“This puts in greater jeopardy the remarkable economic dynamism of our region which was made possible by the relative peace and stability that has prevailed in the past years,” del Rosario said.

Del Rosaria also sounded a conciliatory note, saying the disagreement over including a Scarborough Shoal note didn’t signal the breakup of ASEAN, a report by the Philippines’s TV5 said.

“I don’t think we should even think that this is the beginning of a tear in the organization,” he said. “I think it just presents a bigger challenge for us to continue to build on what we stand for — leadership, centrality and solidarity,” del Rosario said.

The Scarborough Shoal issue is emblematic of the evolving and increasingly confrontational South China Sea territorial disputes, mostly involving China.

Scarborough Shoal — also called Panatag Shoal and Bajo de Masinloc — covers less than 60 square miles and has a highest point of around 10 feet above sea level.

The shoal is more than 400 miles off the Chinese coast but 150 miles off the coast of Zambales, a province on the western shore of Luzon Island, the largest and most northern Philippines island.

Ownership of the shoal, as for other disputed South China Sea territories, is important because legitimizes a country’s access to natural resources including oil and gas on the seabed and fishing rights in the area.

Manila and Beijing have been at loggerheads over the shoal for several months, each claiming the other is driving the dispute toward a naval confrontation.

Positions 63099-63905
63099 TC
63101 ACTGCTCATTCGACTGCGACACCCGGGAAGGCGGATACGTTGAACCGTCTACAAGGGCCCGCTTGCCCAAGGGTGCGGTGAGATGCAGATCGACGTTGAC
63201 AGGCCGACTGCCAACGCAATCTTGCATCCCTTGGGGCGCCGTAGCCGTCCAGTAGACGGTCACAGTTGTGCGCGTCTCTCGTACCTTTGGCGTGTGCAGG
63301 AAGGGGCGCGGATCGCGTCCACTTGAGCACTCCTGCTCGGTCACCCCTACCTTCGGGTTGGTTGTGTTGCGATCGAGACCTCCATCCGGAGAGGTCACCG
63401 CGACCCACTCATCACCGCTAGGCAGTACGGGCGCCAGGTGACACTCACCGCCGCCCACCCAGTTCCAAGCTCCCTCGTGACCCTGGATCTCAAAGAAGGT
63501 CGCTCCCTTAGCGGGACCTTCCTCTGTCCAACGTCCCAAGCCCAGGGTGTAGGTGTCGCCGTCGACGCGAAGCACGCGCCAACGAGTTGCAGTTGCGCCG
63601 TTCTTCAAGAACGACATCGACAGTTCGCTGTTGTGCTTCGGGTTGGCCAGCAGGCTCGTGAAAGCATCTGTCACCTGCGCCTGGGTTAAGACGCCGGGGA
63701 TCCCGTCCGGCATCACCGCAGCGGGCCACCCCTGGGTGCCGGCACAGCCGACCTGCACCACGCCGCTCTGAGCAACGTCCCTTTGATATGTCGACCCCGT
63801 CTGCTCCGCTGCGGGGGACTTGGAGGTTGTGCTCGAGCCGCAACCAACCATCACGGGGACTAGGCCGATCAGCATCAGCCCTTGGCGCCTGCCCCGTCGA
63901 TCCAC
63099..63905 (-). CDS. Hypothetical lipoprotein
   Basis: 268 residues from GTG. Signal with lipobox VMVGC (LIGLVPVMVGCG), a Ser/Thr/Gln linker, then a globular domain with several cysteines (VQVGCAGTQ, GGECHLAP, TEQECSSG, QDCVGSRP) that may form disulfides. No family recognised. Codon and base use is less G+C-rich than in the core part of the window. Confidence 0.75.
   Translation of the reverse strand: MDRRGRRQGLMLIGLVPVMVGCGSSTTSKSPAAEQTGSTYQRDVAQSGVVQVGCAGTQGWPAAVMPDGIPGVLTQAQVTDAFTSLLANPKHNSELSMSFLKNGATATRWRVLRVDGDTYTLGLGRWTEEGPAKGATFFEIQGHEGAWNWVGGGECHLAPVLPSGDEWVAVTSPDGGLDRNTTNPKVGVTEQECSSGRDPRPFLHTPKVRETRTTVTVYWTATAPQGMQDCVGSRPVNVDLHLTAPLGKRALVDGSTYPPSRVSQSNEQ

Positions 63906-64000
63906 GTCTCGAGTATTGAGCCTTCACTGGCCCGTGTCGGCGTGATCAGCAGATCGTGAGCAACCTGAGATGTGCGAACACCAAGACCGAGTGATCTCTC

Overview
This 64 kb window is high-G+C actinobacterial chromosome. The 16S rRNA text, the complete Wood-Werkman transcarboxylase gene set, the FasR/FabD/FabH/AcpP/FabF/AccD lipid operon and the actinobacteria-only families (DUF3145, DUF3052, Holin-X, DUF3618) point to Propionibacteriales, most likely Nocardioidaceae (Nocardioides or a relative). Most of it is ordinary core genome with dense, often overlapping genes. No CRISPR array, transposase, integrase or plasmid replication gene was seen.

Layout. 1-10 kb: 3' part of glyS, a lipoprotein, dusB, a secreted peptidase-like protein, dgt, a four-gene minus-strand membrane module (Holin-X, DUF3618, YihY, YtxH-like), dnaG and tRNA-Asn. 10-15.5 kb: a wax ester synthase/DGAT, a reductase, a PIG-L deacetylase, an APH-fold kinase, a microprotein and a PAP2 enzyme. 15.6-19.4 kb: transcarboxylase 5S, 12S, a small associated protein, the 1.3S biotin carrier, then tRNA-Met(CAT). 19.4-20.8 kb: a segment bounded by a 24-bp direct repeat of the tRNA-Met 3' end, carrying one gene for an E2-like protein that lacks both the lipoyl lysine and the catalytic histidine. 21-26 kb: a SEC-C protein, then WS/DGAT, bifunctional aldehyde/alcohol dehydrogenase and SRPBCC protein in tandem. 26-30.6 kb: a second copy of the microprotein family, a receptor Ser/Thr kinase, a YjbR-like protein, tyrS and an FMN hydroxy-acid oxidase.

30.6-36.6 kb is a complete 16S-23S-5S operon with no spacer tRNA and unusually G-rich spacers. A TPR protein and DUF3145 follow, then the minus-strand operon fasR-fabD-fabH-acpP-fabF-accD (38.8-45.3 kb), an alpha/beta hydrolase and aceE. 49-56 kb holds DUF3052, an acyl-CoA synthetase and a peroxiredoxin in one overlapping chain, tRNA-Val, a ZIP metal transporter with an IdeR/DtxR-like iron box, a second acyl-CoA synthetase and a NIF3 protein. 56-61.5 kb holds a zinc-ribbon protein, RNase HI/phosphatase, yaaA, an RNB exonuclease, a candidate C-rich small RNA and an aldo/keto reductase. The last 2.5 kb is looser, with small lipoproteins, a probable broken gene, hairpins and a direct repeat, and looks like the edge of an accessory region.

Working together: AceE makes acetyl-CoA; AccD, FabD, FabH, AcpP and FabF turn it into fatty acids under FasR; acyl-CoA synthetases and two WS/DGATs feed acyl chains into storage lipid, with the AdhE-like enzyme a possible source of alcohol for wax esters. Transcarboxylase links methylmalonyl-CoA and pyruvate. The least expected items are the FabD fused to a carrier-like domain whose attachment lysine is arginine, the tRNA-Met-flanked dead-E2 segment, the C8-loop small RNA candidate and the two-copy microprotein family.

Another possible naval flash point is the Spratly islands and reefs group.

As well as Vietnam and China, ownership of various Spratly islands and reefs — some visible only at low tide — are disputed by Brunei, Taiwan, Malaysia and the Philippines.

The Spratly dispute has erupted into open military confrontation on occasions, such as the brief 1988 Johnson South Reef skirmish between China and Vietnam in which about 70 Vietnamese military personnel were killed.

Del Rosario reiterated his country’s desire to have territorial conflicts resolved through a U.N. maritime treaty signed by the Philippines, China and other governments.

China’s stance is for the issues to be resolved bilaterally.


Philippines may not get help from neighbors on sea row

MANILA, Philippines – Following the failure of the Association of Southeast Asian Nations (ASEAN) to issue a common statement regarding China’s activities in the West Philippine Sea (South China Sea), foreign and Filipino experts believe that the Philippines may be unable to get the help it expects from its neighbors to resolve the dispute.

Saying economic interest of countries in the region may be the deciding factor, analysts said the Philippines’ peers in the ASEAN may be unwilling to go out of their way to help the country in its territorial dispute against China.